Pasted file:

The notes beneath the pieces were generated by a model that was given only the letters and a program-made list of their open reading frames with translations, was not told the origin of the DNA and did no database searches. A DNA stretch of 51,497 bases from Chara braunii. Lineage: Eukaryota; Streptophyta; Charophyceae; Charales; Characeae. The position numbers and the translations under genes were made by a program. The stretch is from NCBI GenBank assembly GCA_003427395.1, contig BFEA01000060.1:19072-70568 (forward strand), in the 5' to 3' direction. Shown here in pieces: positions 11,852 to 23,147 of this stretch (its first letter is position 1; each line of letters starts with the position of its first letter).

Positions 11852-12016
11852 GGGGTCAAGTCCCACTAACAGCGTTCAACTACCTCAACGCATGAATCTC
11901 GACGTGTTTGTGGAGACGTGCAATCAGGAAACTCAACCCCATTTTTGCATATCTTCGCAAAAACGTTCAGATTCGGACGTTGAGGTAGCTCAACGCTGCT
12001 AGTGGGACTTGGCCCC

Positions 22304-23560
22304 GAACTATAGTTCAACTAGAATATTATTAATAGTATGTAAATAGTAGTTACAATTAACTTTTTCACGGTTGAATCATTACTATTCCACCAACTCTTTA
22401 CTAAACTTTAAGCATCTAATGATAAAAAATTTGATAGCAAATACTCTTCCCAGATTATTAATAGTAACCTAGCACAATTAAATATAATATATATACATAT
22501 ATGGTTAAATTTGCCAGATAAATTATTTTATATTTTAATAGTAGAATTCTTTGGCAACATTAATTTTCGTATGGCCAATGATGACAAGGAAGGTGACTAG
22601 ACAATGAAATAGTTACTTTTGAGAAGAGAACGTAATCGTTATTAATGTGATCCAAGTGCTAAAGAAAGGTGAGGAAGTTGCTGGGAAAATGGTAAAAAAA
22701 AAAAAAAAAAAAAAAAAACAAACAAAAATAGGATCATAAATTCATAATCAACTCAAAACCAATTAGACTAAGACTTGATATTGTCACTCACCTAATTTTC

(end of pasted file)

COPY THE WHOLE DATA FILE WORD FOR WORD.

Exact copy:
The notes beneath the pieces were generated by a model that was given only the letters and a program-made list of their open reading frames with translations, was not told the origin of the DNA and did no database searches. A DNA stretch of 51,497 bases from Chara braunii. Lineage: Eukaryota; Streptophyta; Charophyceae; Charales; Characeae. The position numbers and the translations under genes were made by a program. The stretch is from NCBI GenBank assembly GCA_003427395.1, contig BFEA01000060.1:19072-70568 (forward strand), in the 5' to 3' direction. Shown here in pieces: positions 11,852 to 23,147 of this stretch (its first letter is position 1; each line of letters starts with the position of its first letter).

Positions 11852-12016
11852 GGGGTCAAGTCCCACTAACAGCGTTCAACTACCTCAACGCATGAATCTC
11901 GACGTGTTTGTGGAGACGTGCAATCAGGAAACTCAACCCCATTTTTGCATATCTTCGCAAAAACGTTCAGATTCGGACGTTGAGGTAGCTCAACGCTGCT
12001 AGTGGGACTTGGCCCC

Positions 22304-23560
22304 GAACTATAGTTCAACTAGAATATTATTAATAGTATGTAAATAGTAGTTACAATTAACTTTTTCACGGTTGAATCATTACTATTCCACCAACTCTTTA
22401 CTAAACTTTAAGCATCTAATGATAAAAAATTTGATAGCAAATACTCTTCCCAGATTATTAATAGTAACCTAGCACAATTAAATATAATATATATACATAT
22501 ATGGTTAAATTTGCCAGATAAATTATTTTATATTTTAATAGTAGAATTCTTTGGCAACATTAATTTTCGTATGGCCAATGATGACAAGGAAGGTGACTAG
22601 ACAATGAAATAGTTACTTTTGAGAAGAGAACGTAATCGTTATTAATGTGATCCAAGTGCTAAAGAAAGGTGAGGAAGTTGCTGGGAAAATGGTAAAAAAA
22701 AAAAAAAAAAAAAAAAAACAAACAAAAATAGGATCATAAATTCATAATCAACTCAAAACCAATTAGACTAAGACTTGATATTGTCACTCACCTAATTTTC